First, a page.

How much Sugar?
Fizzy drinks have been again making headlines this week, it’s no surprise that fizzy drinks contain high amounts of sugar, but it might surprise you when you see the figure in teaspoons of sugar per 330ml serving.
Why do we care about Sugar intake?
Sugar has a massive impact onto our health, especially the higher quantities of refined sugar that we are consuming. While sugar (carbohydrates) make up an important part of a balanced diet, the sugar found in a piece of fruit also has other nutritional benefits. Think of it as a piece of fruit as being a complete package, with sugar, fibre and other vitamins and minerals, and compare this to having a fizzy drink which offers sugar, usually with additives or colourings and not much else of nutritional benefit.
The WHO has put the cost of dental disease at 5-10% of an industrialised countries health budget, they believe in part due to increased sugary drink intake. That is even before we consider the other health implications that a diet high in refined sugar has.
I’m not against sugar, more so we need to ensure that what we are putting into our bodies is going to be beneficial to us.
Have a look through the table below and see how many teaspoons are in your fizzy drinks.
Thanks to The Guardian for the data.
I think it’s my age…
At Chiropractic Works, we here this all too often. Yes age does play a factor with spinal problems but the majority of the time it is not the causative factor. A point in case is the increase in the number of students that we have seen recently.
[ezcol_1half]One trigger for the students who have been in to see us is exam time! Prolonged periods of sitting, working on the computer or staring at books. Not to mention the extra stress, long hours and by the time you throw in a poorer diet due to time constraints, eventually something has to give.
Most students that we see come in with upper back and neck problems from the long periods of studying. So here are some tips on how to minimise the strain that studying puts on you:
- Plan your day, know what you are doing and when you are doing it – as dull as it sounds this will free up a lot of your time, and if you have planned well it will be a case of looking at what you should be doing and getting on with it.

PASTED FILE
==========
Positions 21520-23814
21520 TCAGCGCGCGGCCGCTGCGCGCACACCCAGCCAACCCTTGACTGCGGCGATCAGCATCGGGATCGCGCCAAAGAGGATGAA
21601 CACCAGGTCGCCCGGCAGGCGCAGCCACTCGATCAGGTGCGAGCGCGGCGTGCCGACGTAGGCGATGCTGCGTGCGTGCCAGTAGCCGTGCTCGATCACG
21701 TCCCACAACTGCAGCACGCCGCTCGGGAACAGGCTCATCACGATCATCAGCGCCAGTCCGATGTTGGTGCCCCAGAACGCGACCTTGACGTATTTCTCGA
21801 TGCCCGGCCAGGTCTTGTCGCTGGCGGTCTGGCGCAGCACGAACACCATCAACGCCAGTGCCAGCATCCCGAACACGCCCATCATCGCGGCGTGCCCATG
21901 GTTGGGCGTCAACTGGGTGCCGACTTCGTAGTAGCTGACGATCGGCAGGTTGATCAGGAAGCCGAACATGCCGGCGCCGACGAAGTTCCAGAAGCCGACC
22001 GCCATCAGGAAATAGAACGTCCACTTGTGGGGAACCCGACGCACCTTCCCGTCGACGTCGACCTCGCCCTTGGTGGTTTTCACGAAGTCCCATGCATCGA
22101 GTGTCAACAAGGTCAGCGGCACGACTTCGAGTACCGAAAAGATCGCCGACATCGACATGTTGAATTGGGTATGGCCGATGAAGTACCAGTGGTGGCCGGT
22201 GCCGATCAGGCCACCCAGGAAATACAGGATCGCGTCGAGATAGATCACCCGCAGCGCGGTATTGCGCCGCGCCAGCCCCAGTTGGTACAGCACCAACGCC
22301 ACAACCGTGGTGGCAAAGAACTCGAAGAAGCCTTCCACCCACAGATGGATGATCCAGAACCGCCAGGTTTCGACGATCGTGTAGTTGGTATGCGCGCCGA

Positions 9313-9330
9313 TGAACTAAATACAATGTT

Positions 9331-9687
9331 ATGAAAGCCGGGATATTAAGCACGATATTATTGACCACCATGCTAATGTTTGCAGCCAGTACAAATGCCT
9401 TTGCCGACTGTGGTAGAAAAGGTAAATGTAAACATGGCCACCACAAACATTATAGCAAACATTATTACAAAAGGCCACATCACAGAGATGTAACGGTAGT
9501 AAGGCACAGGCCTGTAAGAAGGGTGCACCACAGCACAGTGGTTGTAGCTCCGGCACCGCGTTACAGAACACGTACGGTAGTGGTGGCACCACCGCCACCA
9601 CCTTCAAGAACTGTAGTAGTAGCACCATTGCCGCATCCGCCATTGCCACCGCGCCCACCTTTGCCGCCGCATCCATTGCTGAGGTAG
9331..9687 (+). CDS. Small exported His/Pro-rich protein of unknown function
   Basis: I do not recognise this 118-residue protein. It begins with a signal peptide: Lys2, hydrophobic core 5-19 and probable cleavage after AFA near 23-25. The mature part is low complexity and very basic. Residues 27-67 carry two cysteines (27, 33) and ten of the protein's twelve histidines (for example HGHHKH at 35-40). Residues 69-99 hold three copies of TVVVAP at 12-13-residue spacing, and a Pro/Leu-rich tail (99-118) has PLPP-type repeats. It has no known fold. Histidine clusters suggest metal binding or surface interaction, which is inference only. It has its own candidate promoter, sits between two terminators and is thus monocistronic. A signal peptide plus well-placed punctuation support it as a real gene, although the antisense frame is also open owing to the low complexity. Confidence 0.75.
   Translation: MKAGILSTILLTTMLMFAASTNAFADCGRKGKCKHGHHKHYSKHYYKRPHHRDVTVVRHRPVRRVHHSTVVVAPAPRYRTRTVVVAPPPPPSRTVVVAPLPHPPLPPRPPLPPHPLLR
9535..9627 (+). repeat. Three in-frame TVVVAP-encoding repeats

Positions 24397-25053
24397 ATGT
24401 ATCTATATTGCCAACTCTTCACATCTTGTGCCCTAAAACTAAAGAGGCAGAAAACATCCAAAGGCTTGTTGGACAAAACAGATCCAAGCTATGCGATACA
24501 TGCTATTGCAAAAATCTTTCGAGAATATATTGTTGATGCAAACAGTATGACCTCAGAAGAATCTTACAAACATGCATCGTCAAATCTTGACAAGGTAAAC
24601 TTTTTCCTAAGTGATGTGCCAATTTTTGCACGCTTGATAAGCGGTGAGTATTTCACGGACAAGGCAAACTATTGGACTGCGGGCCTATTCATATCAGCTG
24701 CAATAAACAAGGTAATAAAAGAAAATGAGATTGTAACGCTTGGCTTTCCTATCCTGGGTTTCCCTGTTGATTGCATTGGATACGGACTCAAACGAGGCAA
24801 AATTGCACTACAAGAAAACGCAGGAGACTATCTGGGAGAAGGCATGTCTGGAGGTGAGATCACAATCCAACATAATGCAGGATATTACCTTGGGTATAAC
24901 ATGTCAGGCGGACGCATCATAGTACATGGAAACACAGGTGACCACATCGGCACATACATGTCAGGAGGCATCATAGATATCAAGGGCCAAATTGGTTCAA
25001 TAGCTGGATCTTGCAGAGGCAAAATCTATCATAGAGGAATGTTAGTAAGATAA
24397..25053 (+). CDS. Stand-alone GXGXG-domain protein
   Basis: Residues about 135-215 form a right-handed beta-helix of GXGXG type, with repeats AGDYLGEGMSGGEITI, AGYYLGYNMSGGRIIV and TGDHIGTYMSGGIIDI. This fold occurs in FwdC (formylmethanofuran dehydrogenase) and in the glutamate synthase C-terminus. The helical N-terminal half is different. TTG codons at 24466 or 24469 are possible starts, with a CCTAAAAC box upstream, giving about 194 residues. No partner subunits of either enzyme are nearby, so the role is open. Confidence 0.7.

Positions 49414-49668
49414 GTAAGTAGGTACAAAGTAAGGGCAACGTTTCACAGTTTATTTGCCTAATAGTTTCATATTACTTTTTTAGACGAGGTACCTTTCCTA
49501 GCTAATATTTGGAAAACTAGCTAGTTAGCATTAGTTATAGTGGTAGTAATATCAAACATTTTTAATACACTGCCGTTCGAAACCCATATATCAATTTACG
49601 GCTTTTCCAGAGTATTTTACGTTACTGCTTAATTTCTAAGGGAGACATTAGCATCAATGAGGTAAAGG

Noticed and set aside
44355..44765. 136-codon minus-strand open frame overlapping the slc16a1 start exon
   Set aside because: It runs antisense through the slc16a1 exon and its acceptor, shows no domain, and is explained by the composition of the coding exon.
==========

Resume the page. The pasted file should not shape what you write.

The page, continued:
- Have a work free area, a sacred space where no studying takes place, this is especially problematic if you study in a bedroom – you want to keep that area as a sleeping/relaxing zone.
- Plan down time – meet up with friends, play the Xbox or catch up on tv. Be strict with yourself, you don’t want to end up doing a marathon of Game of Thrones.
- Take regular breaks, prop your books/laptop up so you are looking ahead not looking down.
- Snack well – ditch the chocolate and energy drinks, stick to fruit & veg and the odd tea/coffee.
If you have any questions give us a call on 0114 266 5959, or if you would like to book a complimentary 15 minute consultation to discuss how we can help you get in touch.
Driving and back pain
Driving is a tricky subject, we all do it, some for longer than others and at some stage we all feel the effects of driving. Whether it’s your daily commute or a longer drive to see family or friends it can all rack up and put more stress on your spine and your health.
Why does it create strain?
Sitting creates strain on the spine, that’s why we advise people to take a break from sitting every 45 – 60 minutes. When we drive we usually are not sitting in the optimal position for our bodies. Generally, the sportier your car the worse the position is likely to be due to space constraints.